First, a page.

I want to tell you about my Saturday, because I learned something.
I got up Saturday morning and immediately began rushing through my morning. I had a grandson with an indoor soccer game an hour away, and I really wanted to attend it, but I also wanted to shower, walk, meditate, write 2000 words, make a blog post, and a dozen other things.
My brain was going 100 miles an hour from the first hit of caffeine. I thought maybe I could combine meditation with the showering to save time. I put on a my favorite “Toning Meditation” and began toning along with it.
But while my lips and my voice box were ah-ing and om-ing, my brain was still racing. Would I have time to get my 2000 words done? Would I make it to the game in time? Should I do makeup first, or write first? Had I remembered to put gas in the car? Did I already shave that leg?
The Toning Wasn't Working
I realized in short order that I wasn’t quieting my mind at all. I had no hope of quieting my mind, I was too busy being ten steps ahead of myself.
When my shower was finished, I headed upstairs to either meditate or write. I reasoned on the way up that I’d be unable to quiet my mind enough to meditate anyway, when I was in such an all-fired rush. So I might as well write.
I got on the treadmill desk, because I’m the Goddess Queen of multi-tasking, cranked it on, and opened the taps. Fortunately, within a few sentences, the story began to flow. The one I’m working on right now is practically writing itself, which is a good thing because the frame of mind I was in was not conducive to creating from scratch.
Before long, I had 5000+ steps, and 2000 words
With everything done, I still had 20 minutes before I had to leave. My meditation would have only taken 15 of those. But hey, I still had time to put on some makeup. So I did that, rush, rush, rush, and headed out the door. I didn’t even take time to find a travel mug to take coffee with me, and grabbed my water bottle instead. Again, this is a good result, but for all the wrong reasons.
I had a brand new Abraham download to listen to in the car, and my mood was good as I headed out. The drive only took 45 minutes. There was great parking, and the weather was nice! I got to the location, went inside, and sat down to wait for my daughter and the kids to arrive for the game.
And that’s when it finally occurred to me to text her–an impulse that should have arrived several hours earlier.
It turned out that my grandson had developed a sudden stomach bug and had to skip his game. His mom, my daughter, who is ultra responsible, but was also planning a birthday party for 30 the very next day, was in a panic about the non-refundable game-truck, whether to cancel the party anyway, and forgivably, forgot to call me. And further to her defense, I hadn’t said I was attending for sure, just that I hoped to.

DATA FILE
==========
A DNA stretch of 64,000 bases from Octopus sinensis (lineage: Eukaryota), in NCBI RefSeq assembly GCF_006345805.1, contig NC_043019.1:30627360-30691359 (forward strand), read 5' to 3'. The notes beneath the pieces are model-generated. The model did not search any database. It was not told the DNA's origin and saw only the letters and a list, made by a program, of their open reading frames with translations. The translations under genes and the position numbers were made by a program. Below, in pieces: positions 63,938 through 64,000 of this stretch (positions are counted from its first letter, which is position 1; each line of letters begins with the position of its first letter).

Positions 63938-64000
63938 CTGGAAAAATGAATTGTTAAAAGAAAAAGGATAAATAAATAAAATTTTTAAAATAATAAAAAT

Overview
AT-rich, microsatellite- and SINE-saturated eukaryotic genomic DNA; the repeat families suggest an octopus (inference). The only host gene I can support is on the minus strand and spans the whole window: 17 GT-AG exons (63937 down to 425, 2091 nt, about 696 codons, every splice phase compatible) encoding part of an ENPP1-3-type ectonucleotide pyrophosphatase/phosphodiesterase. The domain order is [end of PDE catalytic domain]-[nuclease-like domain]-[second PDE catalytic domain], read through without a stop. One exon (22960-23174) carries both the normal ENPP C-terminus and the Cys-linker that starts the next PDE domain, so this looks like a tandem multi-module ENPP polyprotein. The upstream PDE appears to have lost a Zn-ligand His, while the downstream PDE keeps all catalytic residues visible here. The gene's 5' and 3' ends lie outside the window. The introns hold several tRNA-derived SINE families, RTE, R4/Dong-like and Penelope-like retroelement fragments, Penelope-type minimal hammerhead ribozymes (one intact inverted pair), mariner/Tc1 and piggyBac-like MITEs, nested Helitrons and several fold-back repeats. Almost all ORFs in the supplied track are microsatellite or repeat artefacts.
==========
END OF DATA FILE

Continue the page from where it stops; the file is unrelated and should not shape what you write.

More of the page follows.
I Really Should've Meditated
Had I taken 15 measly minutes that morning to quiet my mind, I could have avoided the 90 minute round trip. Because when I quiet my mind, I can hear my inner voice, and my inner voice already knew I needn’t go to the game.
If I had meditated, I would have been inspired to send off a text or make a quick phone call to verify everything before heading out, and I wouldn’t have gone. But no. I was too busy rush-rush-rushing when the very thing I was rushing about no longer existed.
Note to Self: Meditate First
Meditating only takes me 15 minutes. It leaves me feeling good, connected, calm, confident, and energized. While my mind is silent, blocks of knowledge download in the background. I’ve read that blocks of healing do, too. I liken it to updating your software. You have to do that every so often, plug in and download those updates. There are usually patches for any bugs in the system. My system.
Meditating also opens up my channels so that my writing goes more smoothly, my ideas are better, and I go around looking and feeling like a freaking genius because I’m tuned in to the all-knowing.
To My Credit...
I did not get the least bit irritated or put out over any of it. I am creating my own adventure here, and I can easily see the steps that led to creating this one. I made a choice I knew wasn’t the one I wanted to make. I chose not to give myself the extreme edge I get from those 15 minutes every morning.
And yet, I found value in the entire thing, as we can find positive aspects in any of our misadventures. I had a brand new Abraham seminar on my phone and listened all of it. It had some new information I hadn’t heard before, and I thoroughly enjoyed it. I taught myself, in a memorable manner, the extreme value of those 15 minutes first thing in the morning. I also reminded myself that the more rushed I’m feeling and the less time I think I have, the more I need that quiet time.
So that’s what I learned last weekend. I wonder what the Universe has to teach me this weekend!